NASHVILLE, Tenn. -- There was a much different vibe in the Tennessee Titans locker room after their 17-10 win over the Carolina Panthers on Sunday. After snapping a three-game losing streak, a sense of relief resonated from the team, especially defensive tackle Jeffery Simmons.
"This is a great win," Simmons said with a smile. "One that we really needed because of the energy, social media, all that, and everything has just been down."
When it comes to playing games in Nashville, there's no place like home. The Titans (4-7) are undefeated in front of their home crowd, but away from Nissan Stadium, they have yet to win a game. Their Week 6 loss to the Baltimore Ravens was considered a home game, but it was actually played at Tottenham Hotspur Stadium in London.
Veteran wide receiver DeAndre Hopkins has played in a lot of games as a visitor against the Titans over his seven-year career with the Houston Texans and once in 2021 when he played for the Arizona Cardinals. Despite Hopkins being in his first season with the organization, he admitted he's always appreciated the way the fans support the Titans.
"These fans are special," Hopkins said. "They're standing up throughout the game. You look up in the audience seeing no one sitting down. So, they're cheering on third downs. The defense is out there, and they're there supporting us. A lot of admiration for these fans."
Tennessee's home success is no coincidence. The offense has been more efficient at home as opposed to on the road, and the defense has been a little more stingy.
This season's variance is more extreme than any season since 2018, when Mike Vrabel became the coach. The Titans have a 28-18 home record up to this point as compared to a 24-23 away record, and they're losing streak away from Nashville extends to 10 dating to 2022.
Sure, the opponents (Los Angeles Chargers, Cincinnati Bengals, Atlanta Falcons, Panthers) are not the same caliber as who the Titans have faced on the road. As Vrabel pointed out, they have played some tough defenses on the road like the New Orleans Saints in the season opener, along with the Cleveland Browns, and Pittsburgh Steelers.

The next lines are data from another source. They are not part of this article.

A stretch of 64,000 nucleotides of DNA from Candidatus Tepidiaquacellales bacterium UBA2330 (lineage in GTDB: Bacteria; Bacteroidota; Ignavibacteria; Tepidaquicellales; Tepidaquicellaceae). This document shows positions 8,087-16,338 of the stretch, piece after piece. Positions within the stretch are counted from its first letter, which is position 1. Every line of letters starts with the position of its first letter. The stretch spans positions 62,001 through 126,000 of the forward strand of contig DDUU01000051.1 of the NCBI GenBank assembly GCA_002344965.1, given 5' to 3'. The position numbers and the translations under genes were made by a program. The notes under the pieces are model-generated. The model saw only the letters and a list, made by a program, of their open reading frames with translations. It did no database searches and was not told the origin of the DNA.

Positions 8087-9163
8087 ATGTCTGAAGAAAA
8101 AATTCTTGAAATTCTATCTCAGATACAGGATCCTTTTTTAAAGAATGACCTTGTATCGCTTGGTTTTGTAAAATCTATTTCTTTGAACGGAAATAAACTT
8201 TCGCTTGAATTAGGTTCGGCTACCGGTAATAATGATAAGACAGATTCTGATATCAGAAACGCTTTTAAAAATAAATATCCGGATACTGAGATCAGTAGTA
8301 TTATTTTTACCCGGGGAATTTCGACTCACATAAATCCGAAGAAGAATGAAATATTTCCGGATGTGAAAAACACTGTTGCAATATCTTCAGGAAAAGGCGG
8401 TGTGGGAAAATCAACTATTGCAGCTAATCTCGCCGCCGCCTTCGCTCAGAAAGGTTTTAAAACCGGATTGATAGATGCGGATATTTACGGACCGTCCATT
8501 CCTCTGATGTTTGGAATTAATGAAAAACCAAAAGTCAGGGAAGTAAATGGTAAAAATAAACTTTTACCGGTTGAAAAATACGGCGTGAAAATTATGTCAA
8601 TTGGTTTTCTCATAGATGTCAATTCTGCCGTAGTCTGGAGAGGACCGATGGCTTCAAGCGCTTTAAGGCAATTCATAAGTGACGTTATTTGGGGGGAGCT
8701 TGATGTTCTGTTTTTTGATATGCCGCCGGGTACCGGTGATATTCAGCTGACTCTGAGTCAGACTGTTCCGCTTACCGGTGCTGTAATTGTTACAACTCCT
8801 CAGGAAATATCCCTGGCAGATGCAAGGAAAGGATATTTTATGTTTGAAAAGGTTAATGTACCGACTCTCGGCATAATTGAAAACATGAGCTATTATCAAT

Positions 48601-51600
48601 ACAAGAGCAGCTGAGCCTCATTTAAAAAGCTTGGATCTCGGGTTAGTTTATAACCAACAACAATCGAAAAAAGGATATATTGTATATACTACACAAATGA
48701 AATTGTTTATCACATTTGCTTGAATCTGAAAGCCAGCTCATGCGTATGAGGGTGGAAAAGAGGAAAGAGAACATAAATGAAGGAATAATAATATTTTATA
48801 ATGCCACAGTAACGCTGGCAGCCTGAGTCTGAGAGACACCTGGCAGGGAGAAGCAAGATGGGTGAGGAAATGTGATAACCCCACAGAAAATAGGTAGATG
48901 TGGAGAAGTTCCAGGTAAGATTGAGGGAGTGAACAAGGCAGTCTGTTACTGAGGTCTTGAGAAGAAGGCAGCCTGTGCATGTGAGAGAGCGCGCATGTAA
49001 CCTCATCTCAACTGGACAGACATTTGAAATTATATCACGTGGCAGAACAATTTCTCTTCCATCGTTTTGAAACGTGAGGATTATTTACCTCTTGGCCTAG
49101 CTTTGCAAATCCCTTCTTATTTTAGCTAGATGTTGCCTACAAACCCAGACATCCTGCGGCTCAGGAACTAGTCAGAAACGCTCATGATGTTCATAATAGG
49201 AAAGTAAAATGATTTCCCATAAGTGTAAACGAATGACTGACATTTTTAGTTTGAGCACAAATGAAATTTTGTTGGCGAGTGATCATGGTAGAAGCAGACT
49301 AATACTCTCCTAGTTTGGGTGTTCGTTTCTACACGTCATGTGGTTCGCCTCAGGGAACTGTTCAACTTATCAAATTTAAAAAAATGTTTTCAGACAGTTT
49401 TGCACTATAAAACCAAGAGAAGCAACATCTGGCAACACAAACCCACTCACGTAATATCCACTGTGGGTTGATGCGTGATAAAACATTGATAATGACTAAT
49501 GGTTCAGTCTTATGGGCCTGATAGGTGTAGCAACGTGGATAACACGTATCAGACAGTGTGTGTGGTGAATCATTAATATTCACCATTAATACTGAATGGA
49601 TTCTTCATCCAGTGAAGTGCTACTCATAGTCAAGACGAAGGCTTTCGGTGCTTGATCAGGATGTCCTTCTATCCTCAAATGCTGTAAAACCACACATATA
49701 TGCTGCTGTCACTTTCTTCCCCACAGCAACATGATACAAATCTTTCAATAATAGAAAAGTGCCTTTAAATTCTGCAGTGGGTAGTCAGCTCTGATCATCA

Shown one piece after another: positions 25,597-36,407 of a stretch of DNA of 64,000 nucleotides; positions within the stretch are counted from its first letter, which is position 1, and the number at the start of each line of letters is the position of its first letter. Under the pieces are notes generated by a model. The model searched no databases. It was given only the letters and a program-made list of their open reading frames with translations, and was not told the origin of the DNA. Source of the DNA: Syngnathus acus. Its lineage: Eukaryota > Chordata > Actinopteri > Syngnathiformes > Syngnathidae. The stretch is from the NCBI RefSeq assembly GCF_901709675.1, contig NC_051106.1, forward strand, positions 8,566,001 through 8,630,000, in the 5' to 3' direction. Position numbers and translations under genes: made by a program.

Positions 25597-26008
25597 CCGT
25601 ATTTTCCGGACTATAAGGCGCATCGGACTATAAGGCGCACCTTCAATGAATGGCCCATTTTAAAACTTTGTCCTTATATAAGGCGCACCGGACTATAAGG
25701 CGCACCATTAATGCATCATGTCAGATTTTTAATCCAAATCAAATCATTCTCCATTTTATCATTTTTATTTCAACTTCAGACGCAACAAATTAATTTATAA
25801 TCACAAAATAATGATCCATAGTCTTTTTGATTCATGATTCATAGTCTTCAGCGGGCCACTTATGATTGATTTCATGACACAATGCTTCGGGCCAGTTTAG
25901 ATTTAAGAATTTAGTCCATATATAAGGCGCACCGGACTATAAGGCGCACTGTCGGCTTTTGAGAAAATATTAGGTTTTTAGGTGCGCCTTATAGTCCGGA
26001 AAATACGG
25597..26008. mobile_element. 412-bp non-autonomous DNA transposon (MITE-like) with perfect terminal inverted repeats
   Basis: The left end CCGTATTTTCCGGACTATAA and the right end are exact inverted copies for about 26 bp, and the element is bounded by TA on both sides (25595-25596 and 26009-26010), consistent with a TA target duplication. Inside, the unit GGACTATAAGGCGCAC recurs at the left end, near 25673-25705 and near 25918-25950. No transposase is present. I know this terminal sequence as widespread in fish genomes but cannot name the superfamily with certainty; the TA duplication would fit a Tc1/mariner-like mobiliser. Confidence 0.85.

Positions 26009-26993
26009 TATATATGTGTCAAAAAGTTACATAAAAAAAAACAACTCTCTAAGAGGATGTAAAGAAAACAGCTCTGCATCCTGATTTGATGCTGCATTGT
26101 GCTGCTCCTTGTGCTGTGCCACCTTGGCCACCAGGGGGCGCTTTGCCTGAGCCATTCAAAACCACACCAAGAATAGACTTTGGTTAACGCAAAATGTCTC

But there's a different level of pride that NFL teams take in playing at home.
"As a man, you don't allow another man to come in your house and take anything," outside linebacker Arden Key said. "It's like that with football. We've got great fans that care. It would be a disservice for us to not go out there and try to get the win for our home fans."
Overall, the Titans rank 27th in points per game (16.8). That number catapults to 24.7 at home. The Titans have scored 20 or more points three times this season, all of them coming at Nissan Stadium.
Vrabel pointed to being able to use the cadence as a weapon at home games because the crowd is silent when the offense is on the field. He said varying the cadence can help "undress some of the coverage or some of the pressure that may come" or even force the defense to jump offsides. It gives a sneak preview of the answers to the test for rookie quarterback Will Levis.
Levis said he wanted to be more effective in getting in and out of the huddle after the team struggled in a 34-14 road loss to the Jacksonville Jaguars the week prior. He seemed a little more pleased about the team's efficiency after Sunday's win.
"I think we did a good job of getting in the call quick, getting in the huddle quick and getting out quick," Levis said after the game.
Conversely, Tennessee is averaging 11 points per game on the road. The Titans have only scored four touchdowns on the road this season (five if you count the game in London) and have failed to reach the end zone in four of them.
Levis is now 2-3 since taking over as the starter in Week 7 -- winning both of his starts at home -- and four of his six touchdown passes have come in front of the home fans.
"I guess we have good fans," Levis said.
"Right now our focus is preparing to win a division game at home," Vrabel said. "We got to stay focused on us and just winning and that kind of takes care of everything else."